Out-of-pocket medical fees back in the spotlight as ministers edge closer to decision


The push to force doctors disclose their fees was in the spotlight again this week when the country’s health ministers met in Alice Springs.

Prior to the COAG Health Council’s meeting on 2 August, Victorian Health Minister Jill Hennessey said she would use the occasion to call for prices to be made available to patients before their first appointment, telling the ABC the federal government “could not ignore the issue any longer”.

“Vulnerable patients who have no choice but to access treatment are not being given the information they deserve.”

Last year a Senate committee looking at the issue recommended making individual doctors publish their fees in a searchable database, however the AMA says this is easier said than done given the average specialist will bill 300 different Medicare items, and rebates from private health insurers add another layer of complexity.

At the COAG meeting ministers heard that an investigation by a ministerial advisory committee into out-of-pocket medical costs – and specific options to increase transparency – was close to being finalised, which would enable ministers to agree to “decisive actions”.

Health ministers also agreed to “commit to create a data and reporting environment that increases patient choice through greater public disclosure of hospital and clinician performance and information”, according to a communique published online.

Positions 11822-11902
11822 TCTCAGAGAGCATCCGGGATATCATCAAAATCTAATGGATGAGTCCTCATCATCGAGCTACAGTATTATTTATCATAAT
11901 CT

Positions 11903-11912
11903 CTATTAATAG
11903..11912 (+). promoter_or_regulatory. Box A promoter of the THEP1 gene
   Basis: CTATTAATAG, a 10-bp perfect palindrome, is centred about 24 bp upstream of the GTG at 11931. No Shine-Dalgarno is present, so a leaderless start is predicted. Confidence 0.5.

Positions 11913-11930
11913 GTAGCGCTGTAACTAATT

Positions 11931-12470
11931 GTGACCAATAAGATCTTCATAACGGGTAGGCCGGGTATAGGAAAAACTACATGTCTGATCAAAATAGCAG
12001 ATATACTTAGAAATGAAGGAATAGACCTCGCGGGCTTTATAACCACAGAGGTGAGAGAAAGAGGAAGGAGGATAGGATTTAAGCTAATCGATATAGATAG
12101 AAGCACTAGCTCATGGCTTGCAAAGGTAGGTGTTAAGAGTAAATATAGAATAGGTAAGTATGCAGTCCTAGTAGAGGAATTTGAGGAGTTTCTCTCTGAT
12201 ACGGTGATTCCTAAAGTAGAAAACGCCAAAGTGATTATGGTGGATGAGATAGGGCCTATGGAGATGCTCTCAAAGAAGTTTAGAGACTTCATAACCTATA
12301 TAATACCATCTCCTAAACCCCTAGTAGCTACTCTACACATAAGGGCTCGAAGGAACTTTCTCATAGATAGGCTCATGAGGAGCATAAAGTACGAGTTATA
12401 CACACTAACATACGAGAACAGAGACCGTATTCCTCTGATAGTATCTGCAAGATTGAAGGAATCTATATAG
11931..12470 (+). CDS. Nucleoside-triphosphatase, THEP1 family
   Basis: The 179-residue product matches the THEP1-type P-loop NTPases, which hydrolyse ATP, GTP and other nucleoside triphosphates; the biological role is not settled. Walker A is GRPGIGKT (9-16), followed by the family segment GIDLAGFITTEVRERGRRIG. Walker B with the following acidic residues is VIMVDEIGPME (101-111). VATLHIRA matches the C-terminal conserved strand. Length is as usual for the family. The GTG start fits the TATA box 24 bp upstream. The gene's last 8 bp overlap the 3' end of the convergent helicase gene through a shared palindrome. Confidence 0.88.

Federal Minister for Health Greg Hunt’s office was unable to provide further details on models intended to be used, but the Australian Healthcare and Hospitals Association Alison Verhoeven CEO said it was unlikely to involve the publication of individual doctors’ performance measures, a task that not only involve an enormous data collection effort but would be fiercely contested by the AMA.

She suspected the move would involve providing more detailed data on surgical outcomes that are already published on the government’s MyHospitals site.

At the meeting health ministers also agreed to:

  • Approve targeted consultation for proposed legislation which will amend mandatory reporting requirements by treating practitioners.
  • Assist with an investigation into links between breast implants and cancer diagnosis being carried out by Commonwealth Chief Medical Officer Brendan Murphy.
  • Endorse the Optimal Cancer Care Pathway (OCP) for Aboriginal and Torres Strait Islander peoples, which is the first OCP under the National Cancer Work Plan that specifically addresses the needs of a cultural group.

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